If You Have Sleep Apnea, This Heatwave May Be Making It Worse

Sleep apnea sufferers may have a more difficult time breathing during extreme heat, making CPAP compliance all the more critical.

It’s been a record hot summer in the U.S.—with temperatures reaching 95 degrees or above from coast to coast. Extreme heat has also impacted Europe, particularly in France and Spain, where temperatures have spiked at 105-115 degrees Fahrenheit (40-46 degrees Celsius). And globally, soaring high temperatures have affected many others, especially those living in cramped quarters, with or without air conditioning.

While everyone can experience more challenges with breathing and sleeping during a heatwave, this is especially true for those with obstructive sleep apnea (OSA) or a lung condition.  

As Public Health England’s chief environmental public health scientist, Owen Landeg, recently warned, “The extreme heat means that our bodies, especially our hearts and lungs, have to work harder to maintain a normal temperature.”

Landeg said older people, those with underlying health conditions, and young children in particular should be vigilant about keeping themselves well-hydrated and out of the heat.

Why heat may aggravate sleep apnea

Extreme heat and humidity has bearing on both your quality of life and your ability to breathe. According to the British Lung Foundation, “Summer heatwaves and hot weather can affect anyone. But if you have a long-term lung condition like asthma, bronchiectasis or COPD, you’re more at risk of the heat affecting you. And hot weather can cause your symptoms to flare up, too.”

As sleep apnea is a sleep disorder in which breathing repeatedly starts and stops, it’s important that sleep apnea patients who use CPAP therapy have optimal sleeping conditions so they can breathe easy at night and make the most out of their therapy.

Over the years, several studies of patients with sleep apnea have made a correlation between an increased amount of wakefulness during a night in warm temperatures and a smaller amount of rapid eye movement and slow-wave sleep.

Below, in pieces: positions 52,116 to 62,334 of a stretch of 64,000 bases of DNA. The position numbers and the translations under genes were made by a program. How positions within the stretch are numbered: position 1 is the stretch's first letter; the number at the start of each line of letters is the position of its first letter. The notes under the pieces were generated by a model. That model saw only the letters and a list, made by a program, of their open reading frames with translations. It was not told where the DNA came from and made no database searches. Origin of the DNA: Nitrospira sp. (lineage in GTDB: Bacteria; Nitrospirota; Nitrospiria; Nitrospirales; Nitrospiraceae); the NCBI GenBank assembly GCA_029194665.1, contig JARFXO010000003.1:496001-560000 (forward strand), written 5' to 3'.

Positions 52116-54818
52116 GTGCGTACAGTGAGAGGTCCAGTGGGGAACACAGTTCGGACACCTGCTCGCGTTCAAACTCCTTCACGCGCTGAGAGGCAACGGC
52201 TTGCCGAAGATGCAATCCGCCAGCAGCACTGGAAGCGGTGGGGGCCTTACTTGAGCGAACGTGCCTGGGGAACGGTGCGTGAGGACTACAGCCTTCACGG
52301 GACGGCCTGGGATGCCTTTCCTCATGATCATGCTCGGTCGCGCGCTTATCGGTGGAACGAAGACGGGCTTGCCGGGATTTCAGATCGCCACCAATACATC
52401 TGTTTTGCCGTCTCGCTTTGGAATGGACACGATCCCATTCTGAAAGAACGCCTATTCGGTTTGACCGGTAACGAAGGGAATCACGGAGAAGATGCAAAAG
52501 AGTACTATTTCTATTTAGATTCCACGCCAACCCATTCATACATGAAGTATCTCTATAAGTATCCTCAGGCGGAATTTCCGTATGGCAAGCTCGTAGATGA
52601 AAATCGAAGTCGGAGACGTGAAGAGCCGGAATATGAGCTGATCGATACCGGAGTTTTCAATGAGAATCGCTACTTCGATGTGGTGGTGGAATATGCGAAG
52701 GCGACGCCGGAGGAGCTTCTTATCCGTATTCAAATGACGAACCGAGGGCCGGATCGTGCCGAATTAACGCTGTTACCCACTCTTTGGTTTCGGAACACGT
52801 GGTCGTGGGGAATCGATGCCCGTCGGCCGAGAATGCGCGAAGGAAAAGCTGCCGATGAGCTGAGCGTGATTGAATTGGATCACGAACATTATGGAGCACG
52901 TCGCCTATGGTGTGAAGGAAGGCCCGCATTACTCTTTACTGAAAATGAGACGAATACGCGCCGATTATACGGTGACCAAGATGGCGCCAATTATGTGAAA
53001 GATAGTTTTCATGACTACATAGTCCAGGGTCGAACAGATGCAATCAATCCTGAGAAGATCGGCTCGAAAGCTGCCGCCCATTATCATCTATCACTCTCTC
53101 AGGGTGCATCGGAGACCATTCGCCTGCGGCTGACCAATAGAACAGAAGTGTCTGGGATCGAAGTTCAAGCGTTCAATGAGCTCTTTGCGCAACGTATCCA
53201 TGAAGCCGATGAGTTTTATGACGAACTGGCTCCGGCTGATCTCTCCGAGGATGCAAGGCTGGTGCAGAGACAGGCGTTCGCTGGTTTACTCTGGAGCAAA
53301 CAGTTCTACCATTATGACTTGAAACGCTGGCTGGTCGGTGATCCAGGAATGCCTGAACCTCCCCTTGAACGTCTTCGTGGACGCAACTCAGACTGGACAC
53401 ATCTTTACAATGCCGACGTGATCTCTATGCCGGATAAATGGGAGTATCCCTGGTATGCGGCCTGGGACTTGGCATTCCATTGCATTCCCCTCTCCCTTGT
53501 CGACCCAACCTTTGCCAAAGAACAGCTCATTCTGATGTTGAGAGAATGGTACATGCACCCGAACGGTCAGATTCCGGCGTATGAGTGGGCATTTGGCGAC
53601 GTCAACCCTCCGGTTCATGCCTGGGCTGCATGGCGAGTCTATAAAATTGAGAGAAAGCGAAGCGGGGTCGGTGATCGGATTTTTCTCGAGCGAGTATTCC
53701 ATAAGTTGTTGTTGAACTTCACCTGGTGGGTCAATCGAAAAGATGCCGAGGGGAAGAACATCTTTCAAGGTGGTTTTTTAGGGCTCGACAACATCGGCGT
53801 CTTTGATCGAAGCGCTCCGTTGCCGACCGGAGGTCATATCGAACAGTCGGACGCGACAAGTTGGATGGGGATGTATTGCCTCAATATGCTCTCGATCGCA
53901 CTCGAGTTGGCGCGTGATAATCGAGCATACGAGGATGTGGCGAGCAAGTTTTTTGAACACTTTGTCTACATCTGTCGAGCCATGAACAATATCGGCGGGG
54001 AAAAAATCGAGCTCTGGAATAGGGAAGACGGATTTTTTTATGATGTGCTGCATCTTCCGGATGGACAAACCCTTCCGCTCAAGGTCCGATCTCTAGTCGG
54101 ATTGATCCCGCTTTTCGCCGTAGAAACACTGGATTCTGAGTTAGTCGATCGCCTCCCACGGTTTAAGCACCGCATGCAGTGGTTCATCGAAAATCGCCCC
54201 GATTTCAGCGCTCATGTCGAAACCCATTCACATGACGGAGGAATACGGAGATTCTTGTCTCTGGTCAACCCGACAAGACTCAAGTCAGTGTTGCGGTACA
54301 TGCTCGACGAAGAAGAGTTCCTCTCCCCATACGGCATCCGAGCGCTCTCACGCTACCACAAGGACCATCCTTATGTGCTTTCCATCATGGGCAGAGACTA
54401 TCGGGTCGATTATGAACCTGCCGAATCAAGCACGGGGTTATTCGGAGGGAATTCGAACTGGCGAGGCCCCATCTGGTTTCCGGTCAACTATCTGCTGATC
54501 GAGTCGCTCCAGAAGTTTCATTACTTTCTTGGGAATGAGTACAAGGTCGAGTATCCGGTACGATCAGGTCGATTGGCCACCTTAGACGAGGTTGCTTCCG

For optimal sleep, the ideal bedroom temperature is between 60 and 67 degrees Fahrenheit. The core temperature of our bodies naturally decreases as we fall asleep, so maintaining temperatures in this range can help ease us into sleep. Of course, it is more difficult to maintain indoor temperatures in this range when it’s so hot outside. And those without air conditioning face an enormous struggle to regulate their temperature at night.

An opportunity for sleep apnea diagnosis

If you or a family member have trouble breathing at night, are especially agitated in the extreme heat, can’t sleep or are experiencing loud snoring that starts and stops, first visit a doctor to ensure that there isn’t a health emergency that requires immediate medical attention.

Second, consider that the extreme summertime heat and these symptoms may warrant a visit to a sleep study center. There, a sleep specialist and physician will be able to determine if there is a sleep apnea problem requiring treatment.

Diagnosed sleep apnea patients should be diligent about using your CPAP nightly

For those who have already been diagnosed with sleep apnea and prescribed CPAP therapy, it is important to keep your bedroom cool and your CPAP machine on and running all night during the extreme heat to ensure continuous breathing.

Some CPAP users complain that during the summer, the CPAP mask traps additional heat around their face and neck at night, causing them to sweat. If this is the case, it may be advisable to try a mask that covers less of the face.

And if you’re traveling this summer, be sure to take your CPAP with you so that you get the best rest possible to enjoy your vacation. 

Tips for dealing with extreme summer heat

The British Lung Foundation published these recommendations to help everyone (especially patients with lung conditions) stay cool and comfortable during the extreme weather conditions:

  • Watch the weather forecast on the daily news.
  • Observe pollen levels, and pollen forecasts, that may initiate allergies prompted by heat.
  • Stay out of direct sunlight.
  • Pack a bag of essentials (mini fan, misting spray, sun screen, bottled water, etc.).
  • Exercise sensibly to avoid overheating.
  • Drink plenty of cold water.
  • Keep the shades down and your house cool.
  • Take plenty of cold baths or showers.
  • Use a fan.
  • Maintain a healthy eating routine (don’t skip meals).
  • Pay attention to your surroundings: Take care of yourself and others around you.

If you are diagnosed with sleep apnea and prescribed CPAP treatment, a SoClean Automated PAP Cleaner & Sanitizer Device might be a welcome way to make your daily routine simpler, and better. If you have any questions, please reach us at info@soclean.com or (800) 341-7014.